Yeah, yeah. "But Craig, nobody can program a character to act in character everywhere. If we could, you wouldn't be writing this essay."

Ha!

But you can.

So long as you're careful about characters.

Sure, you can't program a private eye to act in character everywhere. Well, you can, but not affordably. But how about a malfunctioning robot? How about a feral elf-child? How about an overloading psychic? A disdainful, inhuman demigod? How about a dog?

Or, if you prefer, simply don't use any dialog. The noir detective can't wax eloquent about the way his client's dress shimmers, but he can have dress-related thought bubbles while muttering incoherently in a smoky voice. Think the Sims, except where the conversations actually have some bearing on the local color.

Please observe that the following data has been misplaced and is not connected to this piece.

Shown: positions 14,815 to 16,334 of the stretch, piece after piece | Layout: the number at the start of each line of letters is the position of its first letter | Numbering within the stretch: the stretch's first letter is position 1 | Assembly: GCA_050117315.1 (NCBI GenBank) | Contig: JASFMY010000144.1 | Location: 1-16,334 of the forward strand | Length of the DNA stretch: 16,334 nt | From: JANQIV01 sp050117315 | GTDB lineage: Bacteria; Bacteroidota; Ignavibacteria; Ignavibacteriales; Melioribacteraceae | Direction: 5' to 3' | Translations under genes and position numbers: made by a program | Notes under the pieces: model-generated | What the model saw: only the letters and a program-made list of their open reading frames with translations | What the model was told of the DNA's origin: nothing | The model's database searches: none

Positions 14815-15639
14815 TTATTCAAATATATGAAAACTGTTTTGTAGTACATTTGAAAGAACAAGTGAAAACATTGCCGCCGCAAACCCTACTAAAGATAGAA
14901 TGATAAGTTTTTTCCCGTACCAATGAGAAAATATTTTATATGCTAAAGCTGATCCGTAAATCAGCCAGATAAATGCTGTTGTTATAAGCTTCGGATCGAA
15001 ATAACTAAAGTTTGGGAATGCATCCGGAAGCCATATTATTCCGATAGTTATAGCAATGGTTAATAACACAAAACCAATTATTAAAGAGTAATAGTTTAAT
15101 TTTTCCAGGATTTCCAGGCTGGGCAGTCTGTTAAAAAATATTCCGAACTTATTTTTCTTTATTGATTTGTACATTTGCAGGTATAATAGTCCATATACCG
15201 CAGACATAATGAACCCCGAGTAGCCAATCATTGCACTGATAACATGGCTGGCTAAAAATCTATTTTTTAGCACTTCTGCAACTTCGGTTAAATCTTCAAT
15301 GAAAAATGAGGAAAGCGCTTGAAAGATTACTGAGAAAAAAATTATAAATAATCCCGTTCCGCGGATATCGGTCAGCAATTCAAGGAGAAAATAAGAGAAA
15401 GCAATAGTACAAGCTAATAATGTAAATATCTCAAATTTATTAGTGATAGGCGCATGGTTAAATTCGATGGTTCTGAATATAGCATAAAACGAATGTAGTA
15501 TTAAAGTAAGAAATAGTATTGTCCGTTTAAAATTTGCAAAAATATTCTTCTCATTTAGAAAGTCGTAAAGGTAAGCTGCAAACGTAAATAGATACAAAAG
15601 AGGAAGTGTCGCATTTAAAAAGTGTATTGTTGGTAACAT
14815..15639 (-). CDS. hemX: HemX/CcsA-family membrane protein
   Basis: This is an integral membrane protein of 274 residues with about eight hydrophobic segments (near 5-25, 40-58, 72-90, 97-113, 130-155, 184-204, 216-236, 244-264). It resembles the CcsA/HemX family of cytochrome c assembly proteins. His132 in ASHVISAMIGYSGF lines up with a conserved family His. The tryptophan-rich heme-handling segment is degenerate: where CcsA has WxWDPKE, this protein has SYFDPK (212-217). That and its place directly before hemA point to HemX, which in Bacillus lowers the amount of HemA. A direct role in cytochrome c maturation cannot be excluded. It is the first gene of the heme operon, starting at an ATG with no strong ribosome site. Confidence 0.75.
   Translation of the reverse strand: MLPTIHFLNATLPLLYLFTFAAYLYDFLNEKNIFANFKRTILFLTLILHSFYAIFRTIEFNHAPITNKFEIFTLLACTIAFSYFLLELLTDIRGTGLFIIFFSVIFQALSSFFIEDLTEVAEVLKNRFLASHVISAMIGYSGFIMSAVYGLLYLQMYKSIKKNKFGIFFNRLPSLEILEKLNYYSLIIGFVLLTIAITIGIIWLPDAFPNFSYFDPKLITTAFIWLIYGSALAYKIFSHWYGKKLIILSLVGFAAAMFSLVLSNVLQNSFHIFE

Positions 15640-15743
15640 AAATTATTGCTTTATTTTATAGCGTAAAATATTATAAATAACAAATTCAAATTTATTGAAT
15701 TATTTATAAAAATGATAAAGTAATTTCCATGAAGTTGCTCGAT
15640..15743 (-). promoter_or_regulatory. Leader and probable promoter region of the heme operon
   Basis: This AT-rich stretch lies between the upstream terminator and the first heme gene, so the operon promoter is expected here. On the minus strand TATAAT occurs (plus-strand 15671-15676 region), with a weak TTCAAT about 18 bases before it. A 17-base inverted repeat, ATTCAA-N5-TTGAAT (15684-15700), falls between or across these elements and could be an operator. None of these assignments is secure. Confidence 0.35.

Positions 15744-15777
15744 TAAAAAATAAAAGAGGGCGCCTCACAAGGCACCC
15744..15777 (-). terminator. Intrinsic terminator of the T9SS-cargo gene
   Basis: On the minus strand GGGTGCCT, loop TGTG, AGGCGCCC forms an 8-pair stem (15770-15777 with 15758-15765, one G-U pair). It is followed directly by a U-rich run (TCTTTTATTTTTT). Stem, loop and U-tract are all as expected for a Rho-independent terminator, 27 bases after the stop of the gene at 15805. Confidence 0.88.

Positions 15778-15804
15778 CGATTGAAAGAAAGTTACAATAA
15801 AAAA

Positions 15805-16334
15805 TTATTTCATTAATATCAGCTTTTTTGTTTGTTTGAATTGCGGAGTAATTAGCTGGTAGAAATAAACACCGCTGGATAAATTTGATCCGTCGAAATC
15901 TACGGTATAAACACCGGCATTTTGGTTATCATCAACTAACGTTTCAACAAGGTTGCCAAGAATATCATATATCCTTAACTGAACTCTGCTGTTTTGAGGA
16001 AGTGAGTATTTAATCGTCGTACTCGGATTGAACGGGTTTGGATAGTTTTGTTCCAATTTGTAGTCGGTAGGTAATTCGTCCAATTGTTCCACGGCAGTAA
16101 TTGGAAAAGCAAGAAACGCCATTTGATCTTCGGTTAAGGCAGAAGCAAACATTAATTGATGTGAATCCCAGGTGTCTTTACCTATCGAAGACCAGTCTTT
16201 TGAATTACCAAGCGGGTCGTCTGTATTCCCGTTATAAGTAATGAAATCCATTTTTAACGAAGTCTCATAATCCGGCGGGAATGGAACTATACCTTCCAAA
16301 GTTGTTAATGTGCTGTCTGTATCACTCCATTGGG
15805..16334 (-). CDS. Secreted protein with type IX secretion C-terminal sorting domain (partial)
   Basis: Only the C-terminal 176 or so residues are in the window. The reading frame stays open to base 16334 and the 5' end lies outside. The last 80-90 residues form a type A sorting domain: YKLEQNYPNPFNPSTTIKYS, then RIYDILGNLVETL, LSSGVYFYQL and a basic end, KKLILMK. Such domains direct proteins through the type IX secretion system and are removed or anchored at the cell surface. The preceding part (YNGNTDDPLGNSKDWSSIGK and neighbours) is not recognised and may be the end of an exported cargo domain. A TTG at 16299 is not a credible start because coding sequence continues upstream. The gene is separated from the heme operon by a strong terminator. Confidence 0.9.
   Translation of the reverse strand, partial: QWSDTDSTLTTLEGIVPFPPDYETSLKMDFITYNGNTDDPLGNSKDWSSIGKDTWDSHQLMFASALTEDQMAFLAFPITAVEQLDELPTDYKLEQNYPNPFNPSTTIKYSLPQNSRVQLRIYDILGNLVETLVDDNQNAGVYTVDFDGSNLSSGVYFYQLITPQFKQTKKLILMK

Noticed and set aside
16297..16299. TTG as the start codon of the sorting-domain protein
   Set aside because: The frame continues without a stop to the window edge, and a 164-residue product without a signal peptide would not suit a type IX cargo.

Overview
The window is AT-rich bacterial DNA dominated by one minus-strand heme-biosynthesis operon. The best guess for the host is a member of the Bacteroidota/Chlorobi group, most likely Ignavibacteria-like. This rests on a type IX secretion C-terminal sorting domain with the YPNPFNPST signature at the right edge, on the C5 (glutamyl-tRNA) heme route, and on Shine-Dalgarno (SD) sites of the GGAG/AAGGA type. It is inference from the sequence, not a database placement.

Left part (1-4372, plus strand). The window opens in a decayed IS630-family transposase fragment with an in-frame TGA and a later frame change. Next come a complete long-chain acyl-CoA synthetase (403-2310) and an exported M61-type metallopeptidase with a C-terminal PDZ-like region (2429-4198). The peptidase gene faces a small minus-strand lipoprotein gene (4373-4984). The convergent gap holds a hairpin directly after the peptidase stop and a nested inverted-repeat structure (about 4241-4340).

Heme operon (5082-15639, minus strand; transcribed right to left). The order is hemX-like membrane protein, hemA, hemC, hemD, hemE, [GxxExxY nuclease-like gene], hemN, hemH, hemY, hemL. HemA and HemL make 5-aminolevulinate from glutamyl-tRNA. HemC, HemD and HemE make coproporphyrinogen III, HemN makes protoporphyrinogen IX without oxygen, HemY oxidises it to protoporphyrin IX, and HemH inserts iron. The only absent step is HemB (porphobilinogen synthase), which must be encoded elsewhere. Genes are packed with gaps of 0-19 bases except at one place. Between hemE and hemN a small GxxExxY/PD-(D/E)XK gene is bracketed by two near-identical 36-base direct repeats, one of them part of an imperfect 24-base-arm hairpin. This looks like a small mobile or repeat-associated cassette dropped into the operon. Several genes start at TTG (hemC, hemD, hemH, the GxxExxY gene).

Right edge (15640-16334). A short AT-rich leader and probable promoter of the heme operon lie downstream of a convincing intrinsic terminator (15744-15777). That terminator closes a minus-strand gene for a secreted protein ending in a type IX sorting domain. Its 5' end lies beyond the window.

Of course, this doesn't solve the issue of having them actually be part of a story. But it's a new angle. Don't think of characters in terms of where they can be found. And don't think of characters as separate from where they are. Think of characters as travelling from location to location, and interacting meaningfully with every location, every event, every person. Or, at least, the interesting ones.

That's what a story IS.

You can even think of the world as not existing - any given location only begins to exist once it is needed for the story to progress. It is generated pseudorandomly within the story's restrictions...

After all, that's what writers do. This idea of a predesigned world? Piss-poor for storytelling.

When you think of it like that, you can come up with a plot-fragment array and start gluing things together, leave a lot to the player's imagination... suddenly, things seem a whole lot more plausible.

At least, they do to me. Comments?

5 comments: